Watering or soaking - whats best?

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katzenhai2

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Hi,

I was wondering what your experience is with watering methods for Paphs:
Watering the pot vigorously or placing the pot in a suitable sized container and filling it with fertilizer water for 20 min? Any practical experience of the differences for the plants growth?

Does it not matter? Is there a theoretical fear of salt deposits if the pot is not rinsed? Of course if you have >100 plants to care for you will hardly be able to do this for practical reasons.
 
I grow Paphs outside near the sea, on an island on the Caribbean, so my experience is limited to these specific circumstances. In the wet season, watering them every three days is good enough. Once the dry season starts, you have to soak them every tree days to get them to stay moist. At the height of the dry season, which can also be quite windy, even soaking is insufficient. So I use plastic saucers under the pots, so that the media will not go bone dry.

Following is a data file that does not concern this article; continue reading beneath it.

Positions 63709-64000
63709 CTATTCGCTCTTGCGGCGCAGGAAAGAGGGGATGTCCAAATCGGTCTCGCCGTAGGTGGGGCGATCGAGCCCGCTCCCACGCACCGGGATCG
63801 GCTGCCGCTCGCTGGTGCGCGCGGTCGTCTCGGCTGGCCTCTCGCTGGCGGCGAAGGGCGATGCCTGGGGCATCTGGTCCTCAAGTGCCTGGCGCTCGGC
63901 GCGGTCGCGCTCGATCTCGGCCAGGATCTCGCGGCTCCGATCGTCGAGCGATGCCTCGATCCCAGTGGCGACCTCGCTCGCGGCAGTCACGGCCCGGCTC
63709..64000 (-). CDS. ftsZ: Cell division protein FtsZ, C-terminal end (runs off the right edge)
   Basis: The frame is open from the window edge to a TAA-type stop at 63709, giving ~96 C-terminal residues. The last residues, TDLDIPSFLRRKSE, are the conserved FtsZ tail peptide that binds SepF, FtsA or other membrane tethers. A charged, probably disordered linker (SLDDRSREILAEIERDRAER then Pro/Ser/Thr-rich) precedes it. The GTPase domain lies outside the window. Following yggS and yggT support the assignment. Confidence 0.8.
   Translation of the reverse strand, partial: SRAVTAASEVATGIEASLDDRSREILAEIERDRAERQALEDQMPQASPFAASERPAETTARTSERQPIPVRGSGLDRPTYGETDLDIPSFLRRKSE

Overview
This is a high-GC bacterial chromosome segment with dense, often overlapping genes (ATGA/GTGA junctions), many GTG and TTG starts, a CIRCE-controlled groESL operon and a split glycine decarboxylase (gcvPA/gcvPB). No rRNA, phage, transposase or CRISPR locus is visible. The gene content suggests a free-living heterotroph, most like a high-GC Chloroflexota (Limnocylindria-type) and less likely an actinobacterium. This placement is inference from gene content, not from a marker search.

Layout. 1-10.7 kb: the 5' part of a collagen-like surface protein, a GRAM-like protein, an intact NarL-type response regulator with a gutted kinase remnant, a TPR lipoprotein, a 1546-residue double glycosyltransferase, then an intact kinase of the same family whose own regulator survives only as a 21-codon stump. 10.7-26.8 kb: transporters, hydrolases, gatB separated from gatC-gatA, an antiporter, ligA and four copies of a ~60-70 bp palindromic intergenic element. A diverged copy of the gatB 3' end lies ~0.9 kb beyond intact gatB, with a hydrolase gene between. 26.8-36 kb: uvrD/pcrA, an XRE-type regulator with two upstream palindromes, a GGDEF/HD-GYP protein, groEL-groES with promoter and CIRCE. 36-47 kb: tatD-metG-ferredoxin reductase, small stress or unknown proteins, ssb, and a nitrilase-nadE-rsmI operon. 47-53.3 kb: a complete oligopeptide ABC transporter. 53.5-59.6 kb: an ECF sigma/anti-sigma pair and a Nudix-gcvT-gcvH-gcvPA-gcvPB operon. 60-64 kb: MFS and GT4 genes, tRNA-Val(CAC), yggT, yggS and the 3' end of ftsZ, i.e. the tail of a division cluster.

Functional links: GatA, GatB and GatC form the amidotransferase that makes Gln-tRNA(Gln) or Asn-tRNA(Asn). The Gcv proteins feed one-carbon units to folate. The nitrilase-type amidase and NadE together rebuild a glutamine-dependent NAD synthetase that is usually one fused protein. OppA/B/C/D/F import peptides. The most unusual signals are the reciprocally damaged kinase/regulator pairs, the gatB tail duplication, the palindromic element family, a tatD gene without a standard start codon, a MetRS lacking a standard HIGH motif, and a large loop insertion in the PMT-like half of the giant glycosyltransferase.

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I water with fertilizer three times. I use an even strength 20-20-20 blend with nutrients. To that I add a tsp. of cal. mag to it. My “it” is a gallon and a half pump sprayer. It have it set to produce a needle like stream.
Every 4th watering is with just plain water. The theory being is to keep salts from accumulating.
I grow entirely under lights from early October through early May. All of my plants, strap leafed Paphs., Bulldog Paphs. And a mixed bag of Cattleyas spend about 5 months outdoors in an area that receives about 2 hours of bright sunshine.
I am located 20 miles or so west of Detroit at around 45* North latitude.
While outdoors I switch to a watering can with the different frequencies maintained.
 
I will soak compots and find that it helps prevent crown rot. I do occasionally flush to avoid salt build-up.

However, I think oxygenated water is important to consider if soaking plants. I think an advantage of overhead watering is that you are oxygenating the water as it breaks up into water droplets and into the media.